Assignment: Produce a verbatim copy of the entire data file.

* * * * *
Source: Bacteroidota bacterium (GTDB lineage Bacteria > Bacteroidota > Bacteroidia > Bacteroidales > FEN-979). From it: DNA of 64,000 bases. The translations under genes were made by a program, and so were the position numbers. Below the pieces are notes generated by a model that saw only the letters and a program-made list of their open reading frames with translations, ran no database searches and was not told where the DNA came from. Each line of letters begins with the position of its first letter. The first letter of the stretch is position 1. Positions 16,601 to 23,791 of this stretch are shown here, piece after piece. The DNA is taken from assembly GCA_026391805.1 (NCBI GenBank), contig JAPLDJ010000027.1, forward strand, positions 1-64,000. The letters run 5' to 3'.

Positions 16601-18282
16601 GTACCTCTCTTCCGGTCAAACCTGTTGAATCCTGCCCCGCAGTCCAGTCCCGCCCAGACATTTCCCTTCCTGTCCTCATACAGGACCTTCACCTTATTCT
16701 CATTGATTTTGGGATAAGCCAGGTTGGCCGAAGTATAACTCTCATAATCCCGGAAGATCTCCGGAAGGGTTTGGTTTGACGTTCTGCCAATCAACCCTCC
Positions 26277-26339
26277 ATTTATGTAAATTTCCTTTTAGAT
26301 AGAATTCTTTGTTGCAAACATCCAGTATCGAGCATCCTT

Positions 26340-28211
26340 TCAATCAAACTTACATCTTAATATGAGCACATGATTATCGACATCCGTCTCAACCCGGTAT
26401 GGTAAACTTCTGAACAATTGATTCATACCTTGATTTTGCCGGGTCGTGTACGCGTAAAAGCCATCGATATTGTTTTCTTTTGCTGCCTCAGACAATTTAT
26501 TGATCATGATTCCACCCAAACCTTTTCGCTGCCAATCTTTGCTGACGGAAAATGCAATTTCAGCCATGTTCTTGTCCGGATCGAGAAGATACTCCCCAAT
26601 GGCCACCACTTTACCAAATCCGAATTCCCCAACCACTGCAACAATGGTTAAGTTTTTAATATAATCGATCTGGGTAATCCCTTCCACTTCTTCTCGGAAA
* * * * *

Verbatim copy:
Source: Bacteroidota bacterium (GTDB lineage Bacteria > Bacteroidota > Bacteroidia > Bacteroidales > FEN-979). From it: DNA of 64,000 bases. The translations under genes were made by a program, and so were the position numbers. Below the pieces are notes generated by a model that saw only the letters and a program-made list of their open reading frames with translations, ran no database searches and was not told where the DNA came from. Each line of letters begins with the position of its first letter. The first letter of the stretch is position 1. Positions 16,601 to 23,791 of this stretch are shown here, piece after piece. The DNA is taken from assembly GCA_026391805.1 (NCBI GenBank), contig JAPLDJ010000027.1, forward strand, positions 1-64,000. The letters run 5' to 3'.

Positions 16601-18282
16601 GTACCTCTCTTCCGGTCAAACCTGTTGAATCCTGCCCCGCAGTCCAGTCCCGCCCAGACATTTCCCTTCCTGTCCTCATACAGGACCTTCACCTTATTCT
16701 CATTGATTTTGGGATAAGCCAGGTTGGCCGAAGTATAACTCTCATAATCCCGGAAGATCTCCGGAAGGGTTTGGTTTGACGTTCTGCCAATCAACCCTCC
Positions 26277-26339
26277 ATTTATGTAAATTTCCTTTTAGAT
26301 AGAATTCTTTGTTGCAAACATCCAGTATCGAGCATCCTT

Positions 26340-28211
26340 TCAATCAAACTTACATCTTAATATGAGCACATGATTATCGACATCCGTCTCAACCCGGTAT
26401 GGTAAACTTCTGAACAATTGATTCATACCTTGATTTTGCCGGGTCGTGTACGCGTAAAAGCCATCGATATTGTTTTCTTTTGCTGCCTCAGACAATTTAT
26501 TGATCATGATTCCACCCAAACCTTTTCGCTGCCAATCTTTGCTGACGGAAAATGCAATTTCAGCCATGTTCTTGTCCGGATCGAGAAGATACTCCCCAAT
26601 GGCCACCACTTTACCAAATCCGAATTCCCCAACCACTGCAACAATGGTTAAGTTTTTAATATAATCGATCTGGGTAATCCCTTCCACTTCTTCTCGGAAA